In remarks made in December 2018, the Securities and Exchange Commission’s (SEC) Chief Accountant Wesley Bricker reaffirmed that auditor independence remains one of the SEC’s areas of focus. Consultations with the SEC about specific auditor independence questions influence the staff’s recommendations to the commission regarding updating or expanding the independence rules and existing staff guidance, Bricker said. Indeed, the SEC is currently considering amendments to those rules related to certain lending relationships as a result of these consultation trends.
Despite the SEC’s affirmation of the importance of these consultations in identifying emerging and recurring auditor independence issues, the SEC does not make its specific guidance on individual consultations publicly available. It is important for public company audit committees to understand these limitations in this complex area. There also is an opportunity for the SEC to improve its process by making its specific guidance public.
The SEC has repeatedly emphasized that “maintaining the independence of auditors is crucial to the credibility of financial reporting.” As such, auditors and audit committees constantly — both before and during an engagement — must be vigilant against impairment of their independence and devote substantial resources to verifying and maintaining that independence. The potential consequences to an issuer of violating auditor independence standards are severe. Violations may render previously filed financial statements noncompliant with the Securities Exchange Act of 1934 and related SEC rules, or they could adversely affect the timely filing of financial statements. A violation also could require the issuer to retain a new, fully independent auditor to re-audit the financial statements, which not only would be expensive and distracting, but could again lead to a failure to timely file financial statements. For an auditor, the consequences may be equally grave. The auditor may face regulatory penalties, loss of the engagement, remediation expenses and reputational harm.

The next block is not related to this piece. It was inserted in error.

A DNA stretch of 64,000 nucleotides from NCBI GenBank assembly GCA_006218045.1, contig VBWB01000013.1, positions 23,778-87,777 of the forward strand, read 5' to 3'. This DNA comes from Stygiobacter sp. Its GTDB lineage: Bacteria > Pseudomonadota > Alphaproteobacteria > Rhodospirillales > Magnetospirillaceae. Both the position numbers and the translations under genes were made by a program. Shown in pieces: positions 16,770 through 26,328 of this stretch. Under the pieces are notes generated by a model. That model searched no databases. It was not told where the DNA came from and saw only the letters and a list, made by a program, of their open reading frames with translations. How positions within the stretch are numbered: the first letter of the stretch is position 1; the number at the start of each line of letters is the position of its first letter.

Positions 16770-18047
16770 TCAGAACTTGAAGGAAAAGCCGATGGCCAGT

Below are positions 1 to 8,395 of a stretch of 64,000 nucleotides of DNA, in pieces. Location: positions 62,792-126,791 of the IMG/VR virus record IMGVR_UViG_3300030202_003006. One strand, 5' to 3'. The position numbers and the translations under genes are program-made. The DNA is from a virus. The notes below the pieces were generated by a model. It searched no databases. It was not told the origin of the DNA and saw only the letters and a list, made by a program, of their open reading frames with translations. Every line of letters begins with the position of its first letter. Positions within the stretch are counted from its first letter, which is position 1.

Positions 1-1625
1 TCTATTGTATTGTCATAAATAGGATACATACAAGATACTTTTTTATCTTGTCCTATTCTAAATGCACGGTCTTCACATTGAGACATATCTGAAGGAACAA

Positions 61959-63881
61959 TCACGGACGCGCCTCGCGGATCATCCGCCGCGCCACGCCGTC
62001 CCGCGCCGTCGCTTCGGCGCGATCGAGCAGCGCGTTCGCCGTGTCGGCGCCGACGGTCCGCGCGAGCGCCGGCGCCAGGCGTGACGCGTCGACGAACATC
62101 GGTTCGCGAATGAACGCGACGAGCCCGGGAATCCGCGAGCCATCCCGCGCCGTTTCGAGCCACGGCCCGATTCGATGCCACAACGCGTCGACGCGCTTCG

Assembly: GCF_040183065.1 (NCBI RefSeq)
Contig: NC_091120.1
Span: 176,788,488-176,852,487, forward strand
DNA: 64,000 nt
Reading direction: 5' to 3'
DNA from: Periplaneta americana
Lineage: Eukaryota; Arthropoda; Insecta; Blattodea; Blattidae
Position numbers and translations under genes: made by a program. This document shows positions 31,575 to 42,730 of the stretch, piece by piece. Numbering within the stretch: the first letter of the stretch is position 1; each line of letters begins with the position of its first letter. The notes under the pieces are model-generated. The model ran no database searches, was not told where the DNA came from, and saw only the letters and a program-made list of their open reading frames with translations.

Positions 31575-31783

The SEC, Public Company Accounting Oversight Board, American Institute of Certified Public Accountants and state accounting boards all maintain and enforce independence rules, but the SEC is the principal enforcer of auditor independence for public companies. According to SEC rules, the general standard of auditor independence is that it is impaired if a reasonable, fully informed investor would conclude that the auditor is not capable of exercising objective and impartial judgment on all issues encompassed within the audit engagement. Beyond this, the auditor independence standards are found in a patchwork of SEC rules, guidance documents, enforcement orders and speeches. Few of these have been updated recently — most date to circa 2000. As a result, analyses of independence questions are often based on the application to specific facts of general principles and guidance, much like common law, rather than detailed regulations.